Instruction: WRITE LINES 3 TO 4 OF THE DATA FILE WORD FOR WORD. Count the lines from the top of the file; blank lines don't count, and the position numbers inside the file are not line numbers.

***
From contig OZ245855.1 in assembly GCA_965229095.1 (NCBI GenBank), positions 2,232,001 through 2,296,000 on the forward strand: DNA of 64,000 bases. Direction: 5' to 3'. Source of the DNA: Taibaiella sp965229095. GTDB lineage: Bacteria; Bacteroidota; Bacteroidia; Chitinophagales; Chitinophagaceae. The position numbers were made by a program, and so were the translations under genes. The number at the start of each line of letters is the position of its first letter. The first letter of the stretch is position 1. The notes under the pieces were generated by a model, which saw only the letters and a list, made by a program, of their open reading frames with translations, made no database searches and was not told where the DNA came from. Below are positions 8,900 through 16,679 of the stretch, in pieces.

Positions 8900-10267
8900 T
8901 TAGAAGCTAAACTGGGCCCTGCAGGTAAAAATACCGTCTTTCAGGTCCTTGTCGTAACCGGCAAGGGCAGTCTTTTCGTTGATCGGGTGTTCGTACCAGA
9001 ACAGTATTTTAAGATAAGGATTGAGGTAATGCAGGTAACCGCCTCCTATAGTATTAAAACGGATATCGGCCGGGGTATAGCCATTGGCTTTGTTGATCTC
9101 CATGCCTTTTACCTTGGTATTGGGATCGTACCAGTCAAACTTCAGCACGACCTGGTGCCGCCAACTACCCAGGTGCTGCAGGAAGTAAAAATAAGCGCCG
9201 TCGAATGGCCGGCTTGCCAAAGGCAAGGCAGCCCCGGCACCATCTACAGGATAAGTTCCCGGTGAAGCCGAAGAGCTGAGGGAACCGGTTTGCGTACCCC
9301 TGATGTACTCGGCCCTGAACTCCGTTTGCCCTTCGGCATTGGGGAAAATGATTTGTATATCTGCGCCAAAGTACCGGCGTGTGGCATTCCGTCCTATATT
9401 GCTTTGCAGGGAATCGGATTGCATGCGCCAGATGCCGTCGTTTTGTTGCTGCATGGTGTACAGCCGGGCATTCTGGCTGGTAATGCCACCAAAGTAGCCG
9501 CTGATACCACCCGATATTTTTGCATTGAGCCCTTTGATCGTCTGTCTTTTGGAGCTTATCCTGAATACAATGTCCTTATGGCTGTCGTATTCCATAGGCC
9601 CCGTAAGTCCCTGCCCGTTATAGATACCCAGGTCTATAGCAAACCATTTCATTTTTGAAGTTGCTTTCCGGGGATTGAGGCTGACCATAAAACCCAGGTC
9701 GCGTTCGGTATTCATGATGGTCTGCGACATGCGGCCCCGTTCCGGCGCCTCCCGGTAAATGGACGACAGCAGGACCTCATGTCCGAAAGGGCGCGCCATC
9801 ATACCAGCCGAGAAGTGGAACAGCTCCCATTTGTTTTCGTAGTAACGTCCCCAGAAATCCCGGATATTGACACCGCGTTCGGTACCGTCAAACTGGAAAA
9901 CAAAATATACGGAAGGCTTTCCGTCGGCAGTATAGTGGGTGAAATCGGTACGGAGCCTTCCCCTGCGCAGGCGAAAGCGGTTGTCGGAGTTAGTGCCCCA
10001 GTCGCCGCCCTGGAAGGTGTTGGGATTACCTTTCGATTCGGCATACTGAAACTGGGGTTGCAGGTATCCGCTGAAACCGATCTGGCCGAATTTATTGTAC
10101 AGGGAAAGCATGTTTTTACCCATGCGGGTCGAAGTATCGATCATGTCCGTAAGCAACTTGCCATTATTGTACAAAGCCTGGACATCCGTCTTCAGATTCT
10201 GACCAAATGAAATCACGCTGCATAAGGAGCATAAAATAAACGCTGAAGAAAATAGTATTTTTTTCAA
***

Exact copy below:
8900 T
8901 TAGAAGCTAAACTGGGCCCTGCAGGTAAAAATACCGTCTTTCAGGTCCTTGTCGTAACCGGCAAGGGCAGTCTTTTCGTTGATCGGGTGTTCGTACCAGA